“I really am happy to have a match like this,” Djokovic told reporters on Saturday. “Kevin is one of the best players in the world and he is in form. He was playing a very high level consistently throughout the match and I had to work really hard for the win.”

Djokovic will officially kick-off his 2019 season next week at the Doha Open in Qatar. A tournament he has won on two previous occasions. He is looking to tune-up his game prior to the Australian Open, where he will be targeting a 15th major title. Despite his recent dominance on the tour, Djokovic is under no illusion of the threat he faces from other players.

“For me, it’s going to be a big challenge and a big ask to stay at such a high level, it’s very demanding especially as a family man.” He explained.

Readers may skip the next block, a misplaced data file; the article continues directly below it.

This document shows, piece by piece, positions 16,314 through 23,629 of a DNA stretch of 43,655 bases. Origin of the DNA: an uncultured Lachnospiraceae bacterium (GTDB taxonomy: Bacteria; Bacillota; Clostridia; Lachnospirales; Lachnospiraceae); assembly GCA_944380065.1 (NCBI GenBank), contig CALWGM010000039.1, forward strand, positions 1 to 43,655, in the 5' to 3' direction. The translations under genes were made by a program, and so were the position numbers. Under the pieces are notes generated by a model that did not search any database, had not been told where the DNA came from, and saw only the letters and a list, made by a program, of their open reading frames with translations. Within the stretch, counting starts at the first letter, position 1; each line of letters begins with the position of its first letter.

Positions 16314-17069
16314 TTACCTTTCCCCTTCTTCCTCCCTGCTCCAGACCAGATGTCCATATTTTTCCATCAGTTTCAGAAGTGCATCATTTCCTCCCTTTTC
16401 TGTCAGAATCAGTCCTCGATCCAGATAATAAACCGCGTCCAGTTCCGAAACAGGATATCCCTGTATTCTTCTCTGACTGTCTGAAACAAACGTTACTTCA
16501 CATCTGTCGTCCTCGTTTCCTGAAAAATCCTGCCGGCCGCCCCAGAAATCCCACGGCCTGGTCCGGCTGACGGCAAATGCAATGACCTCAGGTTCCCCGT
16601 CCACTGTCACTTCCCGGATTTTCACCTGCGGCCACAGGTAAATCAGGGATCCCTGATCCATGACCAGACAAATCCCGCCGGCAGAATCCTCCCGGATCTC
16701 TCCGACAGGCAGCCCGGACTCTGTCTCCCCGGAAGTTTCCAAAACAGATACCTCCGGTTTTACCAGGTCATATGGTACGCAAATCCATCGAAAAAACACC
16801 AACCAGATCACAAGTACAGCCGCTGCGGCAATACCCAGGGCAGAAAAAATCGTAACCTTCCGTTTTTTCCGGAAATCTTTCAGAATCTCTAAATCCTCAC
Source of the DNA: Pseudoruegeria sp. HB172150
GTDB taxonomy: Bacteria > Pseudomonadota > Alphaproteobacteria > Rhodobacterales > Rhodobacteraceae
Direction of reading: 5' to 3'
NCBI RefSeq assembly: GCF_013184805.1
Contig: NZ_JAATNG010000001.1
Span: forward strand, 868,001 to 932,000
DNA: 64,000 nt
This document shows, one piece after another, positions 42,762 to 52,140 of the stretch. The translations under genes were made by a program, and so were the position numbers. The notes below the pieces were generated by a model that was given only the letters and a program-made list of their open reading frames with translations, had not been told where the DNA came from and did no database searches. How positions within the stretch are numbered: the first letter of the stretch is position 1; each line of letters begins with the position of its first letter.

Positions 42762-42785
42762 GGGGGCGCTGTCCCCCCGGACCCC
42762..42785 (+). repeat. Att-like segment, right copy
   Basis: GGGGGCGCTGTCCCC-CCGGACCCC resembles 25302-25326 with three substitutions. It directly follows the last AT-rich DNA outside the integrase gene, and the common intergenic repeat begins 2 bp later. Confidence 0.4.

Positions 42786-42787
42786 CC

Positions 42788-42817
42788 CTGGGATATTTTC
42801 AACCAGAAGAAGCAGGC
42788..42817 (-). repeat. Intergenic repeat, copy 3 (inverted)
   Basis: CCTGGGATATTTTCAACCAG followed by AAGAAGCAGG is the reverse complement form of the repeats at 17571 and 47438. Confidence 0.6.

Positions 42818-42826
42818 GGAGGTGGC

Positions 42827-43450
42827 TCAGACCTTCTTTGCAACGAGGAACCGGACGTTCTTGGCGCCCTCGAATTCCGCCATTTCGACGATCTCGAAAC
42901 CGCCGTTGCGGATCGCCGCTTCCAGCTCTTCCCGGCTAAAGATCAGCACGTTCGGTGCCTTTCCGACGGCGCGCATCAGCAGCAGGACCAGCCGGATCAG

“It’s different in the last couple of years. But I like a challenge in life, because from the challenges we grow and we learn. So I try to embrace whatever is in front of me, I have to accept it but I’m working for the best.”

In the first round of the Doha Open, Djokovic will open up against Damir Dzumhur. Since June, he has reached the final at seven out of the eight tournaments he has played. Within that period, he has only lost to four players. Marin Cilic (Queen’s), Stefanos Tsitsipas (Rogers Cup), Khachanov (Paris) and Alexander Zverev (ATP Finals).

Based on his recent results, It is without a question that Djokovic will be the player to beat in the new year.

Djokovic’s 2018 at a glance

  • Tied Sampras for 3rd on the all-time list with 14 Grand Slam men’s singles titles
  • Tied Lendl and Sampras for Open Era-lead with 8 appearances in US Open final